Pre-Verdict Reasonable Royalties Should Not Be Used For Determining Post-Verdict Damages
In Carlos Armando Amado v. Microsoft Corp., (No. 07-1236, February 26, 2008), the Federal Circuit vacates the district court’s royalty award and remands for further consideration. Following a jury finding of infringement by Microsoft and awarding a reasonable royalty of four cents per infringing unit to Amado, the district court trebled the jury’s award to twelve cents using the “trebling for willful [infringement] as a guideline.” The district court also issued a permanent injunction, which was stayed until any appeal was abandoned or otherwise resolved. Both Amado and Microsoft appealed the district court’s award of twelve cents, with Microsoft arguing that the district court abused its discretion by awarding more than the four cents royalty found by the jury.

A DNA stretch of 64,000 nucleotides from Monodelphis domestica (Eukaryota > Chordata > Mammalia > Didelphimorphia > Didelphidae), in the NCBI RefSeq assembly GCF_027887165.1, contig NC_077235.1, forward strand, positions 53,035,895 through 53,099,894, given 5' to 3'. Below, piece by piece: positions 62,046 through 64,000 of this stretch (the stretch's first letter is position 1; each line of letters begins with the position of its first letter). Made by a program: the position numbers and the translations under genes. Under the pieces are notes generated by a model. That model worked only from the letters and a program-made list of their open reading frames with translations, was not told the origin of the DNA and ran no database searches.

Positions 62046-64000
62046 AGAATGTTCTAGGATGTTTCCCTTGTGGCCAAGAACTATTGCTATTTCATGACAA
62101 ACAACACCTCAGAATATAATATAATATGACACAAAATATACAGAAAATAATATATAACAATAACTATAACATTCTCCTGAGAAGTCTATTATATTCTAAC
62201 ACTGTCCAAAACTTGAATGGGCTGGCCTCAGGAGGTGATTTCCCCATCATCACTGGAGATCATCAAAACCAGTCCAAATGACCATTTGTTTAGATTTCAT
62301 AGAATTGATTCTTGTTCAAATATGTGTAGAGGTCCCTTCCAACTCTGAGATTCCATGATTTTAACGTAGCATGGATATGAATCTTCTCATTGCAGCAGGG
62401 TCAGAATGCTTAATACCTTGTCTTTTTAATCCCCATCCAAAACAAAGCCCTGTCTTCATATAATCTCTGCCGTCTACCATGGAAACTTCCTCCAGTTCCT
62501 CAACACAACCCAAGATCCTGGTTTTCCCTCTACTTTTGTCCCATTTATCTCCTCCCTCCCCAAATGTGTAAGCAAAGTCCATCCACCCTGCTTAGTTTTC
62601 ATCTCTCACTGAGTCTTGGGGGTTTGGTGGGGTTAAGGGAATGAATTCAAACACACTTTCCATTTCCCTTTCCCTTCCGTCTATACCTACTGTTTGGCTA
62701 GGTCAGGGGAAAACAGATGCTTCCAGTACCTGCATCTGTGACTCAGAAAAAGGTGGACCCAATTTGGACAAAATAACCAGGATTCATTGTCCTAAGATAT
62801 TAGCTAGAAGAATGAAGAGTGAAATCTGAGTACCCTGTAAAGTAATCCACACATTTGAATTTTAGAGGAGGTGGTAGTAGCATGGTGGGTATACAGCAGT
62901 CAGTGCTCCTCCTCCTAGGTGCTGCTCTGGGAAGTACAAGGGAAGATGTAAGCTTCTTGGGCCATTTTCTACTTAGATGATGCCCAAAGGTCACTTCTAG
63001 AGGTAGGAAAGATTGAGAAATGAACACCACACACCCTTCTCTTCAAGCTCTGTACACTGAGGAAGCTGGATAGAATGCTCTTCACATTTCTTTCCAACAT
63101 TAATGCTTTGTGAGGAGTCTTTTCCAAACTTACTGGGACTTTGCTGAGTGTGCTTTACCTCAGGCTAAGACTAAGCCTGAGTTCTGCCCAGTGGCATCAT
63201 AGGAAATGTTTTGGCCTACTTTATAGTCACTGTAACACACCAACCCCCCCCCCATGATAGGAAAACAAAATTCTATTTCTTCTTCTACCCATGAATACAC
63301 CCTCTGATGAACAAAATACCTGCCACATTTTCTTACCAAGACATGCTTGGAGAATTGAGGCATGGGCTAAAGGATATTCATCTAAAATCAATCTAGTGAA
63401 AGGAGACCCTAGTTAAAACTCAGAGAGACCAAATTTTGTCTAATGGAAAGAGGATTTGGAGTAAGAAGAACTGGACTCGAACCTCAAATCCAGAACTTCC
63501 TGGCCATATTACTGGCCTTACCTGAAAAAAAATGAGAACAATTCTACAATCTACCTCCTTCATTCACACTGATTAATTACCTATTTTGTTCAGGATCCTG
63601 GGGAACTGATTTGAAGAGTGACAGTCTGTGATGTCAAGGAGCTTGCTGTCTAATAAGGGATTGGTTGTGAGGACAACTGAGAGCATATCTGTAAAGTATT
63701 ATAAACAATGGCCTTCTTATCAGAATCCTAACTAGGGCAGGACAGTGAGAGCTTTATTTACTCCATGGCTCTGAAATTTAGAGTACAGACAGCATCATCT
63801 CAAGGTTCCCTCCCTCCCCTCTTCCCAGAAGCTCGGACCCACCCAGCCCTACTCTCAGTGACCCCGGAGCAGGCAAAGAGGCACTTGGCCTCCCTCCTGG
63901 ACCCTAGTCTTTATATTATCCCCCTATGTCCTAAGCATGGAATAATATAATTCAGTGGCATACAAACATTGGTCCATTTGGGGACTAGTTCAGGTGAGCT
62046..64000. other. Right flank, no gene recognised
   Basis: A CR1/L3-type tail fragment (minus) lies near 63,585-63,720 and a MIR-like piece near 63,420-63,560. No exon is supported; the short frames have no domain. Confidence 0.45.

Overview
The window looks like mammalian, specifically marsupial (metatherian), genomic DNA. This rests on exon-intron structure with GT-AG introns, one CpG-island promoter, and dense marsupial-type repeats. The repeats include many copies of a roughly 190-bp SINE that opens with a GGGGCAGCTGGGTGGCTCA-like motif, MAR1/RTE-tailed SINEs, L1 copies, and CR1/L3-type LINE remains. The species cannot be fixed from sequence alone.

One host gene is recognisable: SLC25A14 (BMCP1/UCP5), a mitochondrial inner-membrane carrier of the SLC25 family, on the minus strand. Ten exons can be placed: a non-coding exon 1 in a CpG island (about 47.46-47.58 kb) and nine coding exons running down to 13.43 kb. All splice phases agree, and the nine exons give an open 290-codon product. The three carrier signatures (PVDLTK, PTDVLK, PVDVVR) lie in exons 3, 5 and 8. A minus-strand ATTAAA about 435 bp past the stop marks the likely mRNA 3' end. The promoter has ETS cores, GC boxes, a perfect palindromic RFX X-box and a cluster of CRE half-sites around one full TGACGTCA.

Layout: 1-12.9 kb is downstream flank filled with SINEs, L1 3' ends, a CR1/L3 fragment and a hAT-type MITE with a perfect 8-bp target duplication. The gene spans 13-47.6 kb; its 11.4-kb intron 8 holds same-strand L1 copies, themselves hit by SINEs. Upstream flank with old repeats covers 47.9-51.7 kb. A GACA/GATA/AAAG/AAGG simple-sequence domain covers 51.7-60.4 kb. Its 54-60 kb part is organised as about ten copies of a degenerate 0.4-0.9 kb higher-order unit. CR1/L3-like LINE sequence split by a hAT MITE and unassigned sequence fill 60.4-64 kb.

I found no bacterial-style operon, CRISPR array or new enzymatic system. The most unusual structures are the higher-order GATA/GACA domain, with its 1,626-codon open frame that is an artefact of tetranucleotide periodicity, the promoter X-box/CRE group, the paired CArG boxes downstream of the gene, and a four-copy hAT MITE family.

The Federal Circuit, in vacating the district court’s royalty award of twelve cents, holds that there is a fundamental difference between a reasonable royalty for pre-verdict infringement and damages for post-verdict infringement. Since the jury’s award of four cents per unit was based on Microsoft’s infringing conduct prior to the verdict, that award should not now form the basis for post-verdict damages. The Federal Circuit further notes that the district court’s trebling of damages was erroneously based on willful infringement. Willfulness, the Federal Circuit concludes, is not the proper inquiry when the infringement is permitted by a court-ordered stay. Rather, any damage assessment for post-verdict infringement “should take into account the parties’ bargaining positions, and the resulting change in economic circumstances, resulting from the determination of liability.”
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